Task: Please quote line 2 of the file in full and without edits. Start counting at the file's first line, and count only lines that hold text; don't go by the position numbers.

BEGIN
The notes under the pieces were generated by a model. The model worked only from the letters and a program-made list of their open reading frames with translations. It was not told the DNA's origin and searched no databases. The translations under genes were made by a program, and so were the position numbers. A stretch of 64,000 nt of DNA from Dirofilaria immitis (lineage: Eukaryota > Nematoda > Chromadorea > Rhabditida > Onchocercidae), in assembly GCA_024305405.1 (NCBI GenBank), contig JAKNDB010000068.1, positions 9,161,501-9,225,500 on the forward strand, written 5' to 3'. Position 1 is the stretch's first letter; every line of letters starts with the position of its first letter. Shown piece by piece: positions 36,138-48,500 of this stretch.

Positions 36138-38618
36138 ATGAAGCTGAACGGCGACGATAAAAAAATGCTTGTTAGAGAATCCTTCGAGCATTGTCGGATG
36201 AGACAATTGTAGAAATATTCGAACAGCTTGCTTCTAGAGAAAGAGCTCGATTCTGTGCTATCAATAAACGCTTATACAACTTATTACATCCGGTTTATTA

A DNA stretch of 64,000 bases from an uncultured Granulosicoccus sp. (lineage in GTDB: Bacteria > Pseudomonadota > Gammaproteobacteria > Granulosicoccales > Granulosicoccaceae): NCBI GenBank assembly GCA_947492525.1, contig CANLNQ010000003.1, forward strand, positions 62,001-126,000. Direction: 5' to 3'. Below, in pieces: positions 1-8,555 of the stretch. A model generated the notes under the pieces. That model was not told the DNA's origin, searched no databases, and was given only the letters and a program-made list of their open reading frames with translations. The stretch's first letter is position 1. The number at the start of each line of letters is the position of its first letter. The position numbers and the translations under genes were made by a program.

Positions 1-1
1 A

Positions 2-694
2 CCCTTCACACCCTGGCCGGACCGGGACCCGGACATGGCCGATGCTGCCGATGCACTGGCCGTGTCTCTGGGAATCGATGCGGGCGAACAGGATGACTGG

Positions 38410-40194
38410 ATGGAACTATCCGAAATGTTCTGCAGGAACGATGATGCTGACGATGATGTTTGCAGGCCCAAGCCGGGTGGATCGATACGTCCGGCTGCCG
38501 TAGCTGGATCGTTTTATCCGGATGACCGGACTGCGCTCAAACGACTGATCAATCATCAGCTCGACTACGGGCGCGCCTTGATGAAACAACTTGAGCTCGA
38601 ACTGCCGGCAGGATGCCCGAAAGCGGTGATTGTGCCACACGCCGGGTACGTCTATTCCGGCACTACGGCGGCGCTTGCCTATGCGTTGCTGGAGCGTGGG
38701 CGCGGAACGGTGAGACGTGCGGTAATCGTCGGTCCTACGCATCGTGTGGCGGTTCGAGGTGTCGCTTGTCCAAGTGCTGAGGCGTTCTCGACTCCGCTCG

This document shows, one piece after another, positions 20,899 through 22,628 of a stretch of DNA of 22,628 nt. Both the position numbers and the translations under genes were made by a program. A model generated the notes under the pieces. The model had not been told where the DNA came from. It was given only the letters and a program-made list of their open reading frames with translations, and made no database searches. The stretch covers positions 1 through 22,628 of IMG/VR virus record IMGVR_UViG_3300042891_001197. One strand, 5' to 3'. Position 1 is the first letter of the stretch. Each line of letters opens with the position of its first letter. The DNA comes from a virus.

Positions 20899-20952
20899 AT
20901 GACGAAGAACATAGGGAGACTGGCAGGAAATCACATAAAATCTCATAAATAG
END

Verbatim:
Positions 36138-38618